Date:
1/2/07
Time:
11:48 PM

Comments:

There is something about man's previous habitations and the leavings of his activities like old mines. I don't know what it is that draws me to where others have lived once upon a time ... where they sunk their sweat and tears but I am drawn to such places.

Keith Emrick

 


Date:
01/24/01
Time:
07:31 PM

Comments

I noticed your mention of the bunkhouse, when describing your father (Billy)?, and grandpa's visits back to Okobojo. That was one of Willis' rituals when the weather started getting cold. He had an old wood burning stove in the room behind the garage, and he stoked it up every morning while he was doing his chores. By the time dad and us kids, (my brother Marlin and I), showed up, he had the cowboy coffee on the stove, and the room was comfortably warm. My brother was just old enough to hang with dad and I, maybe 4 yrs., and we would bundle him up in his parka, bib overalls, and checkered scotch cap, with his 4 buckle overshoes, and head across the creek to get our morning coffee at Willis'. Willis got such a kick out of a 4 yr. old taking to coffee, that he gave Marlin the handle "Mr. McGregor", after the character in Maxwell house coffee commercials in the '60s. I'm getting a chuckle out of this stuff, so bear with me.

My dad mentioned Billy, but didn't have many memories of him. What he did mention was that he was a very bright fellow, and went on to become an engineer or something? I wonder if there is any correlation between his IQ and the fact that he left Okobojo!!! LOL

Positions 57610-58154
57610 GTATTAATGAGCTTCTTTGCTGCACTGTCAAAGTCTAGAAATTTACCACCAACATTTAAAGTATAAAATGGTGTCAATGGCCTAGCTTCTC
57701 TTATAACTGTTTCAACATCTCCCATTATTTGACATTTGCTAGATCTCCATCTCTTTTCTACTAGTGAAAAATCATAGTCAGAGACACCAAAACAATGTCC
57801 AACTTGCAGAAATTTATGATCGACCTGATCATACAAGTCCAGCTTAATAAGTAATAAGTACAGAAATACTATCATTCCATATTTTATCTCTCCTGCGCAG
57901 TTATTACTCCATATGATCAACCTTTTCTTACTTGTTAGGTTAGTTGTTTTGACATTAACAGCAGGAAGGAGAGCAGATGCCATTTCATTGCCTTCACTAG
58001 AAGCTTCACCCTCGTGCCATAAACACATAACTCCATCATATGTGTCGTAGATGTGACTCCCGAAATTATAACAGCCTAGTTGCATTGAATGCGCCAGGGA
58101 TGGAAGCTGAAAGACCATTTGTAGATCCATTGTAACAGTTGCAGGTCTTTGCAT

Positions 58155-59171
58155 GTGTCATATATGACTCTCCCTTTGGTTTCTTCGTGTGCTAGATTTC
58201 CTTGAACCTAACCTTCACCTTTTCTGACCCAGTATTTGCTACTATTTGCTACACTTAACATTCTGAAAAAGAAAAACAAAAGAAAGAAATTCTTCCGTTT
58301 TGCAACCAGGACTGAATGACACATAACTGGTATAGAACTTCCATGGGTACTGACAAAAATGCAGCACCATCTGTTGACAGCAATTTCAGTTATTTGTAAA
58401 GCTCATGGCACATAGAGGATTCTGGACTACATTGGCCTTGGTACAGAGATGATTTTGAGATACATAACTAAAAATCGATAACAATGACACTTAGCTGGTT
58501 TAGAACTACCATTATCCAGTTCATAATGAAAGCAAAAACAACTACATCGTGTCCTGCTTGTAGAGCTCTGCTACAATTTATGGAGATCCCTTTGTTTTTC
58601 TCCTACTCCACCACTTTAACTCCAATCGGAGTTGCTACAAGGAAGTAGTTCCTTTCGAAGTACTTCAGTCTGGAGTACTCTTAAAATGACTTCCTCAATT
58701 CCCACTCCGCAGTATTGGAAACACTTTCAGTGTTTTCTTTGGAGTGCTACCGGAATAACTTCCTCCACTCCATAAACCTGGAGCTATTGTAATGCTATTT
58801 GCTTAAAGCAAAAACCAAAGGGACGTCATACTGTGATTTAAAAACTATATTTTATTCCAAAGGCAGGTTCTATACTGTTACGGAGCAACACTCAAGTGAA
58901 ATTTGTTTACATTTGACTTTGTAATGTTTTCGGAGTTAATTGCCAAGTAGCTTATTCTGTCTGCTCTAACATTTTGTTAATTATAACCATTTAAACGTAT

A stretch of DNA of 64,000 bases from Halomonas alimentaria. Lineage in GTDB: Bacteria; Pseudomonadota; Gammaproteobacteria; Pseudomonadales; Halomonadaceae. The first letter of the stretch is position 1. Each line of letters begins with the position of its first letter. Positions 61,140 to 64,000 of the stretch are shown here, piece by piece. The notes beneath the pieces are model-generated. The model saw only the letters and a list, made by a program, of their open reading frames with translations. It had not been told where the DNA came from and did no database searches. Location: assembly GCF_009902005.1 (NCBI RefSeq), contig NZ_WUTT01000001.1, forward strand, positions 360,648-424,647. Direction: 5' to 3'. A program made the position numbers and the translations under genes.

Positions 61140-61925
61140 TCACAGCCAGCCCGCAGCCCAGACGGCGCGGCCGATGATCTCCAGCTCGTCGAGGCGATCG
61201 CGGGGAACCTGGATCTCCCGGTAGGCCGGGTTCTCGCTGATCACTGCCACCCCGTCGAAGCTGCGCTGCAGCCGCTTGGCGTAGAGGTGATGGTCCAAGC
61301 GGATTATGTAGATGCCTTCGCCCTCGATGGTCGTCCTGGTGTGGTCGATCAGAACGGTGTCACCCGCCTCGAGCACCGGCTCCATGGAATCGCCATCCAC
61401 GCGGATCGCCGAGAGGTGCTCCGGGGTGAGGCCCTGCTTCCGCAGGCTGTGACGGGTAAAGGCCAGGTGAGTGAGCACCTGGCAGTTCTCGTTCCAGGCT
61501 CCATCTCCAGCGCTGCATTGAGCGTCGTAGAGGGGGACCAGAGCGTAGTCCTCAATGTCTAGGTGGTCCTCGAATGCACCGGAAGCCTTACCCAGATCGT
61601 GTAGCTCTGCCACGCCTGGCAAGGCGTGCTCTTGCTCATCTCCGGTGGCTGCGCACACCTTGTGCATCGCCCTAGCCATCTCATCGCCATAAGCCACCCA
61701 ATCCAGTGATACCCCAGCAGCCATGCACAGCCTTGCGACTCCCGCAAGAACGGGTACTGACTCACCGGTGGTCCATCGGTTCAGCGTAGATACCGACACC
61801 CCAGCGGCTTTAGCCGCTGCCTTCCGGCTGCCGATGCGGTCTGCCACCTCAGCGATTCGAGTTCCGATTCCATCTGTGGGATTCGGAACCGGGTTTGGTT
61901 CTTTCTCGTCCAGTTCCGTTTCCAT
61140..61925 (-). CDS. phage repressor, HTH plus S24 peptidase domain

My grandparents moved to Pierre in '56, although he and my father were partners in the place, up until he died in '86. I feel very fortunate to be one of those kids that got to work with my gramps. When we harvested, he operated one combine, (an Oliver model #35), and I ran the other, ( a Massey Harris model #32 ). My dad was in charge of the grain trucks and elevators. Our grain trucks consisted of a "46, one ton Ford, and a '48, 2 ton Chevy. I remember grinding many gears in that old Ford, as it had no sychros in the transmission. Between the two of us, we kept dad hopping, as he hauled and we cut. We had umbrella, holders welded to the platform of the machines, so we had shade most of the time, (except in early morning, or late in the afternoon), so we tolerated the heat. It was the chaff that I irritated me alot. Enclosed cabs and air conditioners were just beginning to catch on, and most of the custom wheat cutters had them on their machines.( I remember thinking that those sonsabitches didn't deserve cabs any more than I did, and I was pretty envious of their situation. When we were finished cutting for the season, I took solace in the fact that they were still working up north, while I was getting ready for the county fair)! While I sat and scratched every itch that I could reach, I would glance at gramps in his chino pants and long sleeved chino shirt,(buttoned to the top, with a bandana tied around the collar), enjoying a hot cup of coffee in 100 deg. plus weather!! This picture just didn't look right to me, but I don't ever remember the heat ever getting to him. He was in his element whatever he may be doing, if it pertained to farming or ranching.